The reality is we were always this low. For one thing, there are systemic issues of racism and misogyny and more - all right there, since our founding, which contributed to the rise and election of this narcissistic, pathological liar with dementia. That is the reality we live with every day, the knowledge that even though we don't support him, he reflects a large part of our society, and it's devastating to see it so clearly. There are people in this country who literally believe that some people don't deserve to live as much as others, and they are now willing to be open about this and cause suffering for others.
I think ultimately this is one of the main reasons why the song didn't get as much notice here as perhaps Magne had hoped. Either you hate the song because it bashes 'dear leader', or you agree with the song but it perhaps reminds you of your part in this nightmare we're living through - especially now, when people are dying because as a nation we did nothing to fix the problems that led to his election. As a 'protest song' I think it arrived perhaps two years too late to gain any kind of 'popularity' or audience. By last August, and certainly by this February, none of us who agree with Magne wanted to be reminded of our responsibility and failure. The cost of that failure is incalculable as we grieve 100,000 lives lost as of today to COVID-19.
This blog - or some form of it - has been in my mind for weeks now. I've had a hard time getting myself to sit down and write this, and looking over the draft so far, I am not happy with it. But I needed it out and on 'paper', and I will likely revise it soon.
One of the things that finally motivated me to write this entry was the #ThisIsAmerica hashtag trending today. Two incidents of racial injustice took place in the last day that sadly exemplify the country we live in today. The first is a white woman who called the police to report a black man who 'scared her' when he asked her politely to leash her dog in an area of Central Park with copious posted signs about the leash law, and the second is the brutal killing of a black man by a police officer in Minnesota. Yet again I have to stop myself - my privileged, white self - from saying 'What have we become?' and remind myself that we have always been this. And white women played a huge part in getting Trump elected, and therefore the culture that is permissive of racism and hate we see more and more today. I'm heartbroken at the constant reminders of my part in this, despite being someone who never supported Trump, as a white cisgendered woman with privilege, I share some responsibility for the culture that allowed his election.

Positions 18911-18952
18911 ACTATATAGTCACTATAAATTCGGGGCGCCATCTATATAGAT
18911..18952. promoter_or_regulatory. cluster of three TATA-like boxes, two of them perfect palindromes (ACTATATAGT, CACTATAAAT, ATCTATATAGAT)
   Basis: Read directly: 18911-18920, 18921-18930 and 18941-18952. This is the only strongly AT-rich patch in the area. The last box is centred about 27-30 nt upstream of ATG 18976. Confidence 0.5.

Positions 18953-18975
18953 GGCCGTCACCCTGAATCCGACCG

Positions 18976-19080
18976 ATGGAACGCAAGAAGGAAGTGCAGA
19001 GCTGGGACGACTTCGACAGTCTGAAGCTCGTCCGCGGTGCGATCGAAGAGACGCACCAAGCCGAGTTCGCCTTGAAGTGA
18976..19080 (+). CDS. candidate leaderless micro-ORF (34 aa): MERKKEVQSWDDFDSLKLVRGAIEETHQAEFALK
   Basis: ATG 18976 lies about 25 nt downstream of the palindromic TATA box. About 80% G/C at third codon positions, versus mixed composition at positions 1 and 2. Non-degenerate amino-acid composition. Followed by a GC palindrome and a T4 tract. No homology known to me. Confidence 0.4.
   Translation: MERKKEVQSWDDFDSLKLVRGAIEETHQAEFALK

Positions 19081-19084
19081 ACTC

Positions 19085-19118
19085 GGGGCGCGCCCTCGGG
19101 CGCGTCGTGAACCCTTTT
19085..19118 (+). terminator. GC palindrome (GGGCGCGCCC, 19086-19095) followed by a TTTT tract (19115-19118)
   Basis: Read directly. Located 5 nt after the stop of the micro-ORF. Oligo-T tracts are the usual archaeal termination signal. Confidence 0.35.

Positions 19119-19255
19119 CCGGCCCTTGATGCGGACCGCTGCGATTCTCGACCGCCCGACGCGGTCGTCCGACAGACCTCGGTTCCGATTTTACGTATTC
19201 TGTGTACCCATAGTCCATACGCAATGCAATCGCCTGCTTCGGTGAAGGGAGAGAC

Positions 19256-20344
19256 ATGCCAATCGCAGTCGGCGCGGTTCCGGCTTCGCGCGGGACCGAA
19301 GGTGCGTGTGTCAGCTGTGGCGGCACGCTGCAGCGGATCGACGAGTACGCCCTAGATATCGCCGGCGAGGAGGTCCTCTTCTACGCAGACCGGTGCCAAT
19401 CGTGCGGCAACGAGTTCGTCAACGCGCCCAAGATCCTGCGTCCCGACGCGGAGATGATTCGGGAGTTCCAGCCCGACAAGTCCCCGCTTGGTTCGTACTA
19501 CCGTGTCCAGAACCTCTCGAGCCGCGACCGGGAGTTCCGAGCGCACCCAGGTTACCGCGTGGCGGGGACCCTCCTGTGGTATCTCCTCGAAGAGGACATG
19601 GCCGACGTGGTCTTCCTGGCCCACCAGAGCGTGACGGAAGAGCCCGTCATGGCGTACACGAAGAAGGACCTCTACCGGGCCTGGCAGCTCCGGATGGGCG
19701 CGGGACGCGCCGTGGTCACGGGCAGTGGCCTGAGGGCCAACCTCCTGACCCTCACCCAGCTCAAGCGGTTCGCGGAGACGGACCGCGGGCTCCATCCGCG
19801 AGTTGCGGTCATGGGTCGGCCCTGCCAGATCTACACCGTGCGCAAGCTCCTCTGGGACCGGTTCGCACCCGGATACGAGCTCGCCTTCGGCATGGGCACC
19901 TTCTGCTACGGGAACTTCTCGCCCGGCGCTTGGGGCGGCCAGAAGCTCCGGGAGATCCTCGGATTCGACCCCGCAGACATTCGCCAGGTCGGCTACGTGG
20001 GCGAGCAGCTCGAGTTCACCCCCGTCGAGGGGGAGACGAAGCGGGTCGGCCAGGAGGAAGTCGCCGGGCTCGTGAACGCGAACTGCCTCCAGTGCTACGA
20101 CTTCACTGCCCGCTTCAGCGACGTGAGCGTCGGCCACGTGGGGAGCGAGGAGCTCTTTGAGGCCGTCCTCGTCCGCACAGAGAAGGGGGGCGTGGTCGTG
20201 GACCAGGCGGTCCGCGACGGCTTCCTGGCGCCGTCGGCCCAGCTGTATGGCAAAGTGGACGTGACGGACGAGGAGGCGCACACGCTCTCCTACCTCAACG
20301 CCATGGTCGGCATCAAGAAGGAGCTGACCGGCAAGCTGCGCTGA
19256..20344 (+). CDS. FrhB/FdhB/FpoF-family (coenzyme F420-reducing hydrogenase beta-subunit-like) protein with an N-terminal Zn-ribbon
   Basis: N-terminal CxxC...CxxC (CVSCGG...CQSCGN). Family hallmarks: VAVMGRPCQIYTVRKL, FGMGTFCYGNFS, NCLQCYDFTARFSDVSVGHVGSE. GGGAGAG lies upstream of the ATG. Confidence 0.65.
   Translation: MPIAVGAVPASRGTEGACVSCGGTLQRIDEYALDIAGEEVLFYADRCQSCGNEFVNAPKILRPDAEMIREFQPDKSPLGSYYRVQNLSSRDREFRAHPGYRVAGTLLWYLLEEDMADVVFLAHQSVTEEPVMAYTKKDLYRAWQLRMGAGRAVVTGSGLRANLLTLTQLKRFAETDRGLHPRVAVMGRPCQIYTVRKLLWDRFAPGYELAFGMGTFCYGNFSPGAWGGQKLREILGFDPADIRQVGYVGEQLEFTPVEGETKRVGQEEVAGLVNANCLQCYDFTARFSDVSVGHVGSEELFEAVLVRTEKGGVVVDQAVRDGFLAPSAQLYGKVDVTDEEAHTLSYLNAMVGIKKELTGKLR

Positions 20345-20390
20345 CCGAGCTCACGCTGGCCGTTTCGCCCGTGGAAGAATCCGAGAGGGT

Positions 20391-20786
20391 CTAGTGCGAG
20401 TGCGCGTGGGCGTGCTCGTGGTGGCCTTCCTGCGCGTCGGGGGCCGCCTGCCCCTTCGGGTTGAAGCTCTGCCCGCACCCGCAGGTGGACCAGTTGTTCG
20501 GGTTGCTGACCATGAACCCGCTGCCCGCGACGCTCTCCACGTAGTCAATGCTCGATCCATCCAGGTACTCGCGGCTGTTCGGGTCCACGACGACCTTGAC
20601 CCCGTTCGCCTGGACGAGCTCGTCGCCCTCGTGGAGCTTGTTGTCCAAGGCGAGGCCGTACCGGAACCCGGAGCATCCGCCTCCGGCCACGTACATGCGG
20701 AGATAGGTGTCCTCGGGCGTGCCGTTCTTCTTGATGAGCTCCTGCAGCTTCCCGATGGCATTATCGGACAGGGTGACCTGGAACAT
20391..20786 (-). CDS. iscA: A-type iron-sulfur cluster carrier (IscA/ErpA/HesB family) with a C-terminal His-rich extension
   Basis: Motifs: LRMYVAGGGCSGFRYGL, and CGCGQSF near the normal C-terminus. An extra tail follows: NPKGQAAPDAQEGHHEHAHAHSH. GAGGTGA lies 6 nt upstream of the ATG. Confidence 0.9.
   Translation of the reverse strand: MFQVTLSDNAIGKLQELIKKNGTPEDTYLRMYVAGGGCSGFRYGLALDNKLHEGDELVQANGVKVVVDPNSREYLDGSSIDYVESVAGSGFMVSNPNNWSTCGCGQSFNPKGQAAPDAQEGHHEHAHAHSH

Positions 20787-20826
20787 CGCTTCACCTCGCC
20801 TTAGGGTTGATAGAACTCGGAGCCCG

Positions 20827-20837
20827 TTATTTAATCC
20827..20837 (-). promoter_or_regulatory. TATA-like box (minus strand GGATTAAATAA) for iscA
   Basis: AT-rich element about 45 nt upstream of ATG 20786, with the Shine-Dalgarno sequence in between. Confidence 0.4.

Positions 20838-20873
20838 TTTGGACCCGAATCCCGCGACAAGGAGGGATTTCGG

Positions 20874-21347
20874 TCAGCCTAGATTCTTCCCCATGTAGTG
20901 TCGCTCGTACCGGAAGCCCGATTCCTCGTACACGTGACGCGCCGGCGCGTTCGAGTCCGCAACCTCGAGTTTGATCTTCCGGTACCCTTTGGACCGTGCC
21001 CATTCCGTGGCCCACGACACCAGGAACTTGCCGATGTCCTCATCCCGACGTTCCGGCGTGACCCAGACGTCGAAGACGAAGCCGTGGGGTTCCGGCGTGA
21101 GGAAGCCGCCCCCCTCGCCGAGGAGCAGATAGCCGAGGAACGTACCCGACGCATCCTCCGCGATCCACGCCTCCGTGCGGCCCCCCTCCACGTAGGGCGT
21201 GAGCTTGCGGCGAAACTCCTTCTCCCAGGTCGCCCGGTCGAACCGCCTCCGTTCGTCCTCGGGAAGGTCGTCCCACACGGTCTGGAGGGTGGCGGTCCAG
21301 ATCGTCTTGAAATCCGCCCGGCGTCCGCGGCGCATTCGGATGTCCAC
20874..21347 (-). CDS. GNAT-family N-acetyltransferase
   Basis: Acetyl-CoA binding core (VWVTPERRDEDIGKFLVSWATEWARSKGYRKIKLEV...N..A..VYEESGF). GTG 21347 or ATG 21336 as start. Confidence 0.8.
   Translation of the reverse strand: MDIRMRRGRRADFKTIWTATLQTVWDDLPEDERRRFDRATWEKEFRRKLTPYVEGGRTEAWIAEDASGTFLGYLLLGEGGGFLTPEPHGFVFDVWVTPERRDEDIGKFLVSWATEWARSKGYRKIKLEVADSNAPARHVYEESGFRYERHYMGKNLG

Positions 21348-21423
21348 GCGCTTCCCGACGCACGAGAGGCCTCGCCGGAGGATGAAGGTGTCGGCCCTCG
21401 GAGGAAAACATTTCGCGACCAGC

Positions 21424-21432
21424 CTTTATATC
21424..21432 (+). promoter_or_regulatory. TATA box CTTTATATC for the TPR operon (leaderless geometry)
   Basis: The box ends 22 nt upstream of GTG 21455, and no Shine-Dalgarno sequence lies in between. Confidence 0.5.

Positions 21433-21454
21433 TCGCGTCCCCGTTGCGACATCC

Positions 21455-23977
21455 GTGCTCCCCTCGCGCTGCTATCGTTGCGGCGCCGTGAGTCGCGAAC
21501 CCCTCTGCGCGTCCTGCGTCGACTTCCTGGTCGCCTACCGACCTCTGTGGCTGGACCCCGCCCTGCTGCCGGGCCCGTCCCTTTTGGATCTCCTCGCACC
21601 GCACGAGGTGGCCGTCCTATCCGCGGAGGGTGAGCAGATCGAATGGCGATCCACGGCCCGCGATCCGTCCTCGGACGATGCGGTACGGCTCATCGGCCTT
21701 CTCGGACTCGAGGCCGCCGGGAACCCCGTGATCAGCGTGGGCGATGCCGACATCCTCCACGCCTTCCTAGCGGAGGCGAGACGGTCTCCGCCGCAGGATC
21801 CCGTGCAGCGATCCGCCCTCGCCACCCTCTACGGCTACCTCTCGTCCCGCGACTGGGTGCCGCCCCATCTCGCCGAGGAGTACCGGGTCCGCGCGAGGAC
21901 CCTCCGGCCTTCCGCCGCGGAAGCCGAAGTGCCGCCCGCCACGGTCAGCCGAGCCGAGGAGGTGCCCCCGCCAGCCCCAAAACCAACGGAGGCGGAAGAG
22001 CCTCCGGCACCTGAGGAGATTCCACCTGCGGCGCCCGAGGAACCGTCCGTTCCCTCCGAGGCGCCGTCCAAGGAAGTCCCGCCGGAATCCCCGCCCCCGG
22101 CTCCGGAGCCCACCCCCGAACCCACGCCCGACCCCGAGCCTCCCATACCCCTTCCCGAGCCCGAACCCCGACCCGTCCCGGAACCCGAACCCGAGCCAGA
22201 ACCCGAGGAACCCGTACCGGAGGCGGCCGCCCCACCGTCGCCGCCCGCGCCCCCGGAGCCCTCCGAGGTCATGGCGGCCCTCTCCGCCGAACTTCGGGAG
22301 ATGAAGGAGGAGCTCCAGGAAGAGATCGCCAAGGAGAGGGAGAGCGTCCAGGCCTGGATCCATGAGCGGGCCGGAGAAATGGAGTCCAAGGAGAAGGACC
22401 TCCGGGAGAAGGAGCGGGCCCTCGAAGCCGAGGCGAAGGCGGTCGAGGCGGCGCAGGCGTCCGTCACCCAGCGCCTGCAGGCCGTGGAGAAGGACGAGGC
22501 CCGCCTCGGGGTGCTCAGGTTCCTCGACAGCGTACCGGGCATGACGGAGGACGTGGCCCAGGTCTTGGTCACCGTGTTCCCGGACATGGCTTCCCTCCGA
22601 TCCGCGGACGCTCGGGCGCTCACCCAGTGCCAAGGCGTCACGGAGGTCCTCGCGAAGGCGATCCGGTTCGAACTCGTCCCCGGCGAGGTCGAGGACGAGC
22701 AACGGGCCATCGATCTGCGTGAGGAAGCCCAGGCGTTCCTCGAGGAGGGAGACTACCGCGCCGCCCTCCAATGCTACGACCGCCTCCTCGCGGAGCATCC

To quote another of Magne's songs:
"now everyone can name the monster
but not see their own hand in its making"
I guess ultimately what I am saying is that we do have a responsibility, all of us, in this world we're in. We are responsible to one another no less than we are to ourselves. And our hands are in the making of monsters - whether that be Church leaders, Trump, individual racists, or yes, ourselves. One of my brothers is a Trump supporter, and he is one of the most devoted, loyal, generous, kind, authentic and wonderful people I know. But when I hear about what he believes - or says he believes - these days, I sometimes wonder if he has become a monster, and if there is a way back for him. There are so many monsters out there, who justify evil, who have no empathy for their fellow man, who demand to be held to different standards than others, and on and on. I'm devastated on a daily basis when I run into the monsters out there, in part because I share some of the responsibility for making - or at least not actively standing up against - them.
The responsibility is uncomfortable, but necessary. So I don't resent it, I want to learn from it and do better. If you feel the same way, may I suggest this helpful and wonderful Twitter thread about stopping any wrongdoing and making amends. It's powerful and important work for all of us to undertake when we recognize that we have done wrong to another.